FilmCommunity.com is a worldwide network of film professionals and film festivals from over 230 countries. The “global platform” has over 2,000 film festivals in its network. You can sign up using email, and then after your account is established you have an option of logging in via Facebook, Twitter, Google, or LinkedIn.
The Filmmakers Network is the social networking component of StudentFilmakers.com, which in an online resource for students of film. The social network, located at networking.studentfilmmakers.com, is a place to “connect and share with filmmakers around the world.” Users sign up for free using email, and they can login using their Facebook account. In addition to its events and directory sections, the site also contains a marketplace area.
FilmBreak.com, which was founded by Darren Marble and Taylor McPartland, connects indie film fans with Filmmakers. The site, which is currently in beta mode, allows users to explore films and browse or search member profiles, and members can create film projects. Prospective members can sign up for free using email and sign in using Facebook. Filmbreak.com also offers its “CrowdfundX Service” to filmmakers who need help implementing a crowdfunding campaign.
IndieProducer.net dubs itself as “Hollywood’s premiere networking site,” where “filmmakers come to connect, collaborate and create on their scripts, short films & projects.” The site is also a place for actors, producers, writers, editor, directors, or any other professionals in the film industry. You can create an account with an email account or by signing up through Facebook, Twitter, Google, Yahoo, or LinkedIn.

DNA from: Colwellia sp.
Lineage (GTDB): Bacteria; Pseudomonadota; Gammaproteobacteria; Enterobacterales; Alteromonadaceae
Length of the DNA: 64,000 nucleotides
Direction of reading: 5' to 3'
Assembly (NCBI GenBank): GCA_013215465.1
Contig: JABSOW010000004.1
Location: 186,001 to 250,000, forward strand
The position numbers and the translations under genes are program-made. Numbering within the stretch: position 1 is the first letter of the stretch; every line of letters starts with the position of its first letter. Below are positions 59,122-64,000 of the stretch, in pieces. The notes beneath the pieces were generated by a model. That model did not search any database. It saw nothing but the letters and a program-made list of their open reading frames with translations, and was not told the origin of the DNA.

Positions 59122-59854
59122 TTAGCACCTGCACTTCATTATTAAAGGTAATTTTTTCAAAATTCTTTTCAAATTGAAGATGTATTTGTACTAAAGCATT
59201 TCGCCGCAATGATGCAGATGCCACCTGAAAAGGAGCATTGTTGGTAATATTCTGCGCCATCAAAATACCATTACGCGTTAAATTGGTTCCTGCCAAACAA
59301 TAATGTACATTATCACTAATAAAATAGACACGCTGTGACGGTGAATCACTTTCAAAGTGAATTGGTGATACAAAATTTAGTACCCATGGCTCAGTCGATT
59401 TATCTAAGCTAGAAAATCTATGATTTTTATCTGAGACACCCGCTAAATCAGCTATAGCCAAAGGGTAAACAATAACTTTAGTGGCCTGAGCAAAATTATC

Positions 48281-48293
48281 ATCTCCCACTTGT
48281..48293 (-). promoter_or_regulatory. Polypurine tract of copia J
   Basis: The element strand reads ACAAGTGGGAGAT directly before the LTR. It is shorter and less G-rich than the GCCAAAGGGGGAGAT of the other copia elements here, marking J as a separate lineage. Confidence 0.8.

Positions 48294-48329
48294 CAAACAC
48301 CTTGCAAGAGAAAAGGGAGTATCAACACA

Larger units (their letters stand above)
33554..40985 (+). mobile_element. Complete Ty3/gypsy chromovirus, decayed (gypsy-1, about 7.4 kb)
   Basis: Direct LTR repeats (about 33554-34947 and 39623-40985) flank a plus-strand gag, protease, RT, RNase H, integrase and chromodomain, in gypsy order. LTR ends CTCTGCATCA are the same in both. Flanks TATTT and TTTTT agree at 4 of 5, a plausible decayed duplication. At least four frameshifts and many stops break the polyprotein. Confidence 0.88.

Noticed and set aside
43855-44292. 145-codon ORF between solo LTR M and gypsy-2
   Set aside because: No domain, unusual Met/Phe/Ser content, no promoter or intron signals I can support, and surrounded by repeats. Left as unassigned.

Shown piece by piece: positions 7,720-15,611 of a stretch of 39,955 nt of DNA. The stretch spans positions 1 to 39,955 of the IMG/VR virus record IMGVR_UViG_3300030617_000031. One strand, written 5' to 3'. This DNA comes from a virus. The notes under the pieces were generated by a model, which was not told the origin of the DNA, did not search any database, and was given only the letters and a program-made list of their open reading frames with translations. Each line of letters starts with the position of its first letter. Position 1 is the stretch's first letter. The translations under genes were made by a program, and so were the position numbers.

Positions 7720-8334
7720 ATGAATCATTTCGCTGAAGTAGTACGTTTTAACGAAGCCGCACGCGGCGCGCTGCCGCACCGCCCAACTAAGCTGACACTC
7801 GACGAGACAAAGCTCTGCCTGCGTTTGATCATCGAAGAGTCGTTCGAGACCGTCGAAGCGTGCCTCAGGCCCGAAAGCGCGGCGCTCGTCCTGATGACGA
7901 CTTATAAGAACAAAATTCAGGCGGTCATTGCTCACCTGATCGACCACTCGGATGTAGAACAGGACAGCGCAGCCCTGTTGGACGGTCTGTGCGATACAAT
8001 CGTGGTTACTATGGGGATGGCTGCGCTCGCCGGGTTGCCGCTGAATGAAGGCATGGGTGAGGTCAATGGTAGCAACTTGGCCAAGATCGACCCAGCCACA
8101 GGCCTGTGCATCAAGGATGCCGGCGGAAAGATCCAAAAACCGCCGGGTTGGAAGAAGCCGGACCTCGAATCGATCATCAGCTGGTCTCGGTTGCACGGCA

The New York Film Exposure Network (NYFEN) is a community that provides offers networking and film screenings opportunities for its independent filmmakers. Fees are required to become a member, and membership has to be approved by NYFEN. According to its membership page, “NYFEN currently has 1750+ filmmakers and performing artists within the NYFEN social network.”
This is a social network for New York professionals in the film and fashion industry. New York Film and Fashion also hosts offline events in connection with MeetUp.com. At the time of this writing, the New York Film and Fashion Meet Up group has 2,653 members.
Vimazing is also in “coming soon” mode, but it appears the site will be more focused on videographers. Indeed, according to its Facebook fan page, “Vimazing is the first video sharing community for the best videographers, DSLR shooters, film editors and video lovers.” At the time of this writing, Vimazing.com indicates that “[t]he first 1000 members who upload their video get PRO account for six months for FREE!” The site also offers users the ability to submit their email in order to receive notification about the site.
MoviePals.com refers to itself as “the social filmmaking network.” According to the site, members can “manage productions, pitch ideas and cast actors, take challenges and add galleries to showcase your talent.” Members can browse and connect with others by within the major subject matter areas of acting, animation, audio, directing, editing, and screenwriting.)